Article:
squawk and walk

a friend of mine just started her own little business on the island.

she’s selling rotisserie chicken (and using a very excellent recipe for the rub. it’s mine!!)

her business is called “chicken on the run”…(squawk n walk sounds a lot better to me but i’m not a marketing major, yet).

the idea is you call in, order your chicken, and it gets delivered the next day by a beautiful woman on the islands only bicycle pickup truck.

not a bad idea when you think about it. (squawk n walk)

to place your order call 425-3422 or stop by skid row (a later post) in sandy bay and write that sucker down.

(i was coerced into writing this by the aforementioned beautiful woman because she is plying me with wine, cheese and crackers even as i type so don’t think i’m selling out here.)

it’s good!

sign up now!

ask about the pullet surprise.


5 Responses to “squawk and walk”

  1. Scuba_dude_Gene Says:

    Hey Jungle, the chicken roast sounds yumbo, there are lots of chickens running loose on the island so the overhead will be minimal 🙂

    The best way to a man’s heart is through his stomach.

  2. Bound for Ceiba Says:

    Sounds awesome!!!

    I will try it as soon as I’m in that neck of the woods, for sure.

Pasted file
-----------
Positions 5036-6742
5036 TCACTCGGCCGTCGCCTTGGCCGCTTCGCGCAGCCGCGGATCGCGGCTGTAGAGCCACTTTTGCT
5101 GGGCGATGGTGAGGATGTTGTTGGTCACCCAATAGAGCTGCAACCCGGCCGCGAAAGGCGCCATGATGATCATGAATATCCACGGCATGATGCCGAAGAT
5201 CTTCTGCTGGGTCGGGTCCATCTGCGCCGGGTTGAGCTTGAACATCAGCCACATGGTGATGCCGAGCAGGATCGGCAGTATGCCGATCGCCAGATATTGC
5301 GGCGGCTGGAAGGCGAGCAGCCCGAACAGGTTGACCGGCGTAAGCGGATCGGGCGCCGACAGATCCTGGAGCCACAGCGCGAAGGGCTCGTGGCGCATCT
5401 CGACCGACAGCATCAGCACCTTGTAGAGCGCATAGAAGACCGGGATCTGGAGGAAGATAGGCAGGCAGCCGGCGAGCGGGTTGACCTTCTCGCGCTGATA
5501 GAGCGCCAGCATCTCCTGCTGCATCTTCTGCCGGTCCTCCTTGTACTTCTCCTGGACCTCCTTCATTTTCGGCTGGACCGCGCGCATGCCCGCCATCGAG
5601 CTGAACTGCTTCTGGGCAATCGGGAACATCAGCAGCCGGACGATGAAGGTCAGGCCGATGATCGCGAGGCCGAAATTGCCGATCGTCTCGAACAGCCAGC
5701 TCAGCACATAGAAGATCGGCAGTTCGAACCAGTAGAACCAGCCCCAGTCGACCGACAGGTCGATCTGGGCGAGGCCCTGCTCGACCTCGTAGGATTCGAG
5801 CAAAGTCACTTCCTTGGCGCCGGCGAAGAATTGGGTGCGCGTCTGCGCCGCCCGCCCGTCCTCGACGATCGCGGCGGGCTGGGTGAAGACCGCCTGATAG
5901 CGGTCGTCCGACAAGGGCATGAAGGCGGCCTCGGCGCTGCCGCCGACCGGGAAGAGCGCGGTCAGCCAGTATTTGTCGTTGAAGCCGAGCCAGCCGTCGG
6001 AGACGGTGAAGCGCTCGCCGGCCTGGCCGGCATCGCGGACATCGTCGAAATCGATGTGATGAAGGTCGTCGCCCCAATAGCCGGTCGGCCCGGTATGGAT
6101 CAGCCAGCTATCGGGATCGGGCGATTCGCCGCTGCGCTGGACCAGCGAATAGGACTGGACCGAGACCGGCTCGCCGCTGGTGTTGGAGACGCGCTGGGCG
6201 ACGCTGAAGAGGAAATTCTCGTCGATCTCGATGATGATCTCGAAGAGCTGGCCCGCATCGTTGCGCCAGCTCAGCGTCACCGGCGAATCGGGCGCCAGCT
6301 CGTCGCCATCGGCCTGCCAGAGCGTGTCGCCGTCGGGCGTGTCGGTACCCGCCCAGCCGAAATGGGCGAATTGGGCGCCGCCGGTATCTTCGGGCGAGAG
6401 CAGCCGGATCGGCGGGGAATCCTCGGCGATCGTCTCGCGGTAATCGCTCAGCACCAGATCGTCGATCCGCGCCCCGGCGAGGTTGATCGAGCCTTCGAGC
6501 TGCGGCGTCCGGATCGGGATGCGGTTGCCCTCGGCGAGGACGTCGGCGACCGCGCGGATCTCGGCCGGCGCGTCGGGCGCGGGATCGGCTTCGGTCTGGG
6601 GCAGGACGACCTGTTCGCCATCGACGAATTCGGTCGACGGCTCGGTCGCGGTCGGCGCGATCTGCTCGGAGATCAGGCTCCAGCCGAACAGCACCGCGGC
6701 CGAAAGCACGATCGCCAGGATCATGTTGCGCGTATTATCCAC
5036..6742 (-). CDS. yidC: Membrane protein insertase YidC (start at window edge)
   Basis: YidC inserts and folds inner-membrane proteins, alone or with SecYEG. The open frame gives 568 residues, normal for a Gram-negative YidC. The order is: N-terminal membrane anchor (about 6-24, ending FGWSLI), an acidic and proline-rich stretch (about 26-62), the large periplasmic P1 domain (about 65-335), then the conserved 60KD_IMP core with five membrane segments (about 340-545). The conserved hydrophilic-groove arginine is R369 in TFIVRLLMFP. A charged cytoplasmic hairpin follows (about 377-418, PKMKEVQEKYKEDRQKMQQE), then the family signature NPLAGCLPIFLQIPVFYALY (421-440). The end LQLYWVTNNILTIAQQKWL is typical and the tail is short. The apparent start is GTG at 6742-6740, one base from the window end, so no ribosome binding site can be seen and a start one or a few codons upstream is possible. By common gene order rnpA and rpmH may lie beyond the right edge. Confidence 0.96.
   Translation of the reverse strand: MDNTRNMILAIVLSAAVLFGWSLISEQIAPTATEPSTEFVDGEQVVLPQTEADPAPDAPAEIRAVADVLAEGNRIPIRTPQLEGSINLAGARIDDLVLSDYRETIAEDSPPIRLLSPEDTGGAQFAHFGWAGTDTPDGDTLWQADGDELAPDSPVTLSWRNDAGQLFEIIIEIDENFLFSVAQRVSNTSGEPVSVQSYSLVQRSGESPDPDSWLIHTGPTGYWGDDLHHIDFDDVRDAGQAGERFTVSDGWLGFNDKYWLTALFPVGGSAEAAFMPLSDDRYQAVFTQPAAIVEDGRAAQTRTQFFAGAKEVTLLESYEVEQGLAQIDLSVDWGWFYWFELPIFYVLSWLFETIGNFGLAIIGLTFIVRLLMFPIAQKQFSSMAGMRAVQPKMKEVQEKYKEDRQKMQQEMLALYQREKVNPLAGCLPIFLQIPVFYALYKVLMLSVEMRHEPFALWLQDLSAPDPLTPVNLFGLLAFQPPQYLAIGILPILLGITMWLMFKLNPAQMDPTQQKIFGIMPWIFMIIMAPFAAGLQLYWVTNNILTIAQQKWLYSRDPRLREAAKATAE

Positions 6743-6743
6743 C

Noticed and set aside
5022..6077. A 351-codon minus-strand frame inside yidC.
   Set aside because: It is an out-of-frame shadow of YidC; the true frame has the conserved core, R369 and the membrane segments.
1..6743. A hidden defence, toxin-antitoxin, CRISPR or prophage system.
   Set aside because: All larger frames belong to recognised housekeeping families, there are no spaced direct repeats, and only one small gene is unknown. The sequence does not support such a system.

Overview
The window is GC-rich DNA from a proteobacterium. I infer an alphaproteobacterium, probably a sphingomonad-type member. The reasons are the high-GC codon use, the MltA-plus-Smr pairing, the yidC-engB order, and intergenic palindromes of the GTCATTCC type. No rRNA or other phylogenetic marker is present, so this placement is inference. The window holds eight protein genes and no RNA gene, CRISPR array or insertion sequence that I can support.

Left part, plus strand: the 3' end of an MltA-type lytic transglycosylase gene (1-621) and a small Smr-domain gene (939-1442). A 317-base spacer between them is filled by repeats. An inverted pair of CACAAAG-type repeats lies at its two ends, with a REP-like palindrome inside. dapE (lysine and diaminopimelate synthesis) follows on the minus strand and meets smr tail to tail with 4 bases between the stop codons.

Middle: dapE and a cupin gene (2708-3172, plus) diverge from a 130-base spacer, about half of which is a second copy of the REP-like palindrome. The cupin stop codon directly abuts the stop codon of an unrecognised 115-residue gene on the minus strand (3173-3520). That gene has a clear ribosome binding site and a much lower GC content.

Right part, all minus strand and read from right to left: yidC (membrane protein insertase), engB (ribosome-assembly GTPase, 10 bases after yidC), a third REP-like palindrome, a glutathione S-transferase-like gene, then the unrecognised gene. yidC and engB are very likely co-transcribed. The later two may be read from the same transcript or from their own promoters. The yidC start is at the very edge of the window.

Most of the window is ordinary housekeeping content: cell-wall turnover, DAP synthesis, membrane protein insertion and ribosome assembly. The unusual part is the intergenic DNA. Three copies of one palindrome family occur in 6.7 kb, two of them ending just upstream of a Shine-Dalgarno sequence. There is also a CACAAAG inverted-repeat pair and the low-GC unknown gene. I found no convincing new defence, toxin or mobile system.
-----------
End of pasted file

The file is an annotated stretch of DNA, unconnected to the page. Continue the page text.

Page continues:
3. stromania Says:

    pulletsurprise. you out did your self on that one jungle, you might even win it.

  4. lilfeathers2000 Says:

    Its Click and comment Monday.
    have a Blessed Week

  5. Dale Forbes Says:

    Hey Jungle, I dont have your email address but I thought the following article would interest you anyway:
    (trust a scientist to post science stuff on a blog!)

    Psychiatry and Clinical Neurosciences
    Volume 55 Page 185 – June 2001
    Volume 55 Issue 3

    Sleep patterns during 30-m nitrox simulated saturation dives
    Hidetoshi Nagashima, MSc,1, Kazuya Matsumoto, PhD,1, Yoojin Seo, PhD,2, Motohiko Mohri, MD,3, Nobuo Naraki, PhD3 and Shigeaki Matsuoka, MD4

    The sleep patterns were examined during the simulated 30-m nitrox saturation dives. The standard polysomnography of 15 divers was recorded for a total of 255 nights, as were patterns of change or consistency in sleep variables. A reduction of total sleep time in accordance with the lengthening of sleep latency and the wake after sleep onset was observed through the latter part of the bottom period to the post-dive period, but the other sleep variables did not show any changes. These findings suggest that decompression and the psychological stress due to being in the closed environment of a hyperbaric chamber for a long time have effects on divers’ sleep.

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